Problem-solving is an essential skill as an innovator. If problems stump your employees, how can your organization ever innovate for customers? Luckily, problem-solving skills can be learned, and as a leader you can create a team of master problem solvers and innovators.
In this series I’ve been critically examining the significant changes impacting the corporate innovation competency, which leads to how organisations drive future growth and impact.
Imaginary scenario: you have been invited to a meeting to [...]
Government innovators face specific challenges: regulations, compliance issues, cooperation with numerous other branches of government...but they also access some of the most technical and influential trends of our time.
Unleashing Virtual Creative Collaboration at The Sonophilia Foundation: What Can a Nonprofit Teach Us About Virtual Creative Collaboration
Does creativity suffer in our virtual world, or could working virtually actually lead to more collaborative environments, better ideation and heightened interaction?
When you think of the most innovative places in the world, what do you picture? Silicon Valley and its array of tech startups? Tokyo, because it has the highest number of patents filed worldwide? London, where over 15% of the workforce is employed in the tech sector? Or are you imagining somewhere else?
As the director of the IdeaScale Crowd community, I recently had the opportunity to share some insights and best practices for innovators who are new to crowdsourcing, and may not have conducted their first campaign yet. We discussed five questions to ask as you prepare for your first campaign, why those questions are important, and some examples of good and bad answers to those questions.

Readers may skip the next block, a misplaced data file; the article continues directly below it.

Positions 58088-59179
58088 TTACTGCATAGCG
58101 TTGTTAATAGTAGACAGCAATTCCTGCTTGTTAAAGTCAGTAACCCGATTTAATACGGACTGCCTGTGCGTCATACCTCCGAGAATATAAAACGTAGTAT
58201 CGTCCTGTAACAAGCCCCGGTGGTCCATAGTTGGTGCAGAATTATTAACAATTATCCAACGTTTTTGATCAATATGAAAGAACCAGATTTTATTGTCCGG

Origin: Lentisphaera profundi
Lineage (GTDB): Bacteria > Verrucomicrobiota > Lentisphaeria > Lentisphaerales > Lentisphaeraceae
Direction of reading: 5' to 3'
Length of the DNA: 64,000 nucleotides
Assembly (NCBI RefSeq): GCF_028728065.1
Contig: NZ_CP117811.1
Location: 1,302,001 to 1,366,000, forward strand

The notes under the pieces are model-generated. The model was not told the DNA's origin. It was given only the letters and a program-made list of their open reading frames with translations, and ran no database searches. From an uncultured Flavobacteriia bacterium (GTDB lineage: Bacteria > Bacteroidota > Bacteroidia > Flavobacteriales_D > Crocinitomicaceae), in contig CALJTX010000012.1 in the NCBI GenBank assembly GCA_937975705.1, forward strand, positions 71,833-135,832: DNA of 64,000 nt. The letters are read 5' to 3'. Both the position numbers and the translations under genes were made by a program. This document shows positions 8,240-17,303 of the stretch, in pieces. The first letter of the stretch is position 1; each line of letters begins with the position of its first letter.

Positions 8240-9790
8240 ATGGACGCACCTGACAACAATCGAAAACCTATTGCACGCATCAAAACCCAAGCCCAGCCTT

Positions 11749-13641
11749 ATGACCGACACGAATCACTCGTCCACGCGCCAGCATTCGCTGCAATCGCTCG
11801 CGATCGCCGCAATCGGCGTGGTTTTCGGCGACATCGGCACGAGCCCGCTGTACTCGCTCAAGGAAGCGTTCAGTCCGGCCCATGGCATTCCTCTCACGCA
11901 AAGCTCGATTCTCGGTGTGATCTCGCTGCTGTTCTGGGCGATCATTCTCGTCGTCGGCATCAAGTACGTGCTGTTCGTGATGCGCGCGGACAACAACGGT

Every year, IdeaScale analyzes our system and customer data and releases a report on crowdsourced innovation trends and benchmarks. You can find this year’s report here, but one of the questions that we pay a lot of attention to is why people are looking to purchase an innovation management platform in the first place.
For a long time, the prevailing theory was that the creators, ideators, or innovators among us were a special type of person that had an innate gift for inspiration. The idea that creativity could be taught was much debated, but it is also one of the most commonly debunked myths in the innovation space.
Imagination is one of the least understood but most crucial ingredients of success. It’s what makes the difference between an incremental change and the kinds of pivots and paradigm shifts that are essential to transformation — especially during a crisis.
The Six Week Innovation Challenge is becoming the method of choice in corporates. And it's not only innovators who love the sprint - leaders embrace it just as much.
Leveraging Alien Thinking: Exclusive Interview with Cyril Bouquet, Jean-Louis Barsoux, and Michael Wade
For the past decade, Cyril Bouquet, Jean-Louis Barsoux, and Michael Wade, professors of innovation and strategy at IMD Business School, have studied inventors, scientists, doctors, entrepreneurs, and artists. These people, or “aliens,” as the authors call them, are able to make leaps of creativity, and use five patterns of thinking that distinguish them from the rest of us.
Is ‘innovation’ everyone’s job – as so many claim it is? Or is it not everyone’s job – as the counterargument goes? The reality is not quite so simple. Dive in as we examine the three cases of significance here – two in which innovation is everyone’s job, and one in which it isn’t.
With the acceleration of modern economic, societal and environmental changes, new opportunities are created everywhere, and often where we least expect them.